Can You Still Collect Unemployment If You Cash in Your 401(k)?

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Unemployment insurance is a plan run by the federal government and each state. The two entities as well as employers pay into this fund to insure workers who are laid off through no fault of their own. The amount of your benefit is based on your earnings and is not tied to savings, investments or funds you may have on hand. The amount in your 401(k) plays no role in your entitlement to unemployment, whether you cash it in or not.


Unemployment Eligibility Rules

Each state has different requirements for eligibility. While no states take investment value into account when figuring unemployment eligibility, you must have worked for a certain amount of time, based on your state's requirements. For example, in North Carolina, you need to have worked for at least minimum wage for 18 months or more prior to your unemployment claim. If you are fired for cause, you are not eligible for unemployment.

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Additionally, you must be available to work to maintain your eligibility. However, it is worth noting, that due to the current Coronavirus (Covid-19) pandemic, at time of publication, at least 27 states are temporarily waiving the job search requirement that is generally necessary in order to collect unemployment.


Cashing Out Your 401(k)

When you leave a job, you have a number of options regarding how you handle your 401(k), including leaving the funds in your existing plan. The money is yours, however, and you can cash it out. Since you are no longer with your employer, the age when penalties kick in is 55, instead of the standard 59-1/2 usually required to avoid early withdrawal penalties. If you are under 55, however, you will have to pay the 10 percent penalty on the funds, in addition to the income tax that was deferred when the money was invested.


But, with the recent passage of the Coronavirus Aid, Relief and Economic Security Act, or CARES Act, those adversely affected by COVID-19 can avoid this early withdrawal penalty for 2020 distributions. Additionally, when you cash out, your employer is required to hold back 20 percent to pay those taxes, leaving you with less than you may have expected. However, due to the CARES Act, there is also no longer a mandatory withholding requirement of 20 percent. Your distribution can now be evenly spread out and taxed as income until the 2022 tax year.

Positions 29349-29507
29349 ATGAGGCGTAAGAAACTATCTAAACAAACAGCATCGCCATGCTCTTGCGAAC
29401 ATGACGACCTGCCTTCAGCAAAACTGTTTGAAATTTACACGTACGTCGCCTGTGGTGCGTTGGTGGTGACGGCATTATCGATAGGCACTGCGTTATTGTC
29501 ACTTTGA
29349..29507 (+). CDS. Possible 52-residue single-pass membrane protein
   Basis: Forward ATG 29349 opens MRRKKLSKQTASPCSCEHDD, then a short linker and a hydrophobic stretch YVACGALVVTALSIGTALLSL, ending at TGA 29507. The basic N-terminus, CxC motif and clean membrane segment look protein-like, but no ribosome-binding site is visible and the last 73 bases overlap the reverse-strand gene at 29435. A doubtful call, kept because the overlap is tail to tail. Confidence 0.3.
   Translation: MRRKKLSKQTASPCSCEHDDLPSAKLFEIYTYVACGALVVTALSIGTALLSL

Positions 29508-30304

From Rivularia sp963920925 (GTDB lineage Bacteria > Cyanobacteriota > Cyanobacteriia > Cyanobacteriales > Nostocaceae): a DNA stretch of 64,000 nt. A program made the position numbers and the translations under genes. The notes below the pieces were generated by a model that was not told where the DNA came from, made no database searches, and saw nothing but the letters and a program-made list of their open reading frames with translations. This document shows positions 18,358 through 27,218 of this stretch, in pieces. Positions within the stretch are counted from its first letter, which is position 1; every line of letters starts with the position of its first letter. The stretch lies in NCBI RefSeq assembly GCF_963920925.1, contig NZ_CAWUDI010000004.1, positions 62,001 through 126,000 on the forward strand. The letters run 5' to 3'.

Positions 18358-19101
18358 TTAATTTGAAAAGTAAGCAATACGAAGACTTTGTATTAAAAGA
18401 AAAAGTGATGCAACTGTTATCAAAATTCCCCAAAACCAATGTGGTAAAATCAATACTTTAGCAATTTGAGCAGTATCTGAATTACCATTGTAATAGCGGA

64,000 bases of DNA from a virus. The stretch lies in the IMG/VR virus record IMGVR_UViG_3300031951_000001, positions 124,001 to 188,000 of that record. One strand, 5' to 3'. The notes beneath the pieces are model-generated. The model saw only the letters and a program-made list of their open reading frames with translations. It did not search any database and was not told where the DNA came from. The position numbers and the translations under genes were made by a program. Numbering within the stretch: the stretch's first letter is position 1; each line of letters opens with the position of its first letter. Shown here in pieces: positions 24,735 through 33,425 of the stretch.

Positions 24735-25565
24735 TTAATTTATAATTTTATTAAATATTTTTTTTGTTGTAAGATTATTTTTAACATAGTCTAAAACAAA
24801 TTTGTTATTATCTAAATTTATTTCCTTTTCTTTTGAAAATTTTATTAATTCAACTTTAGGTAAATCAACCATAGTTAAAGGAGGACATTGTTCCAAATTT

Protecting Your Retirement

Some companies send you the balance of your retirement account if it's below a certain amount. If you don't roll it over into another eligible retirement fund, you could incur penalties if you under 55 and no longer with that company. The most effective way to maintain your retirement fund and avoid penalties and taxes is to roll the 401(k) into an eligible account, such as an individual retirement account.


The entire amount can be moved from your 401(k) into a traditional IRA with no penalties or tax consequences. This allows you to protect your retirement funds while you search for another job.

Funds Available From an IRA

Once you've transferred your money into an IRA, it is easier to liquidate the funds as you need them. Additionally, you can take money out of an IRA without any early withdrawal penalties for specified reasons, some of which may become pertinent while you're unemployed. You can take funds out of an IRA to pay for medical insurance premiums or outstanding medical bills. IRA funds can be used, penalty-free, to pay for school. You also can use the money as a down payment on a house if you're a first-time buyer. You are still responsible for income taxes, however.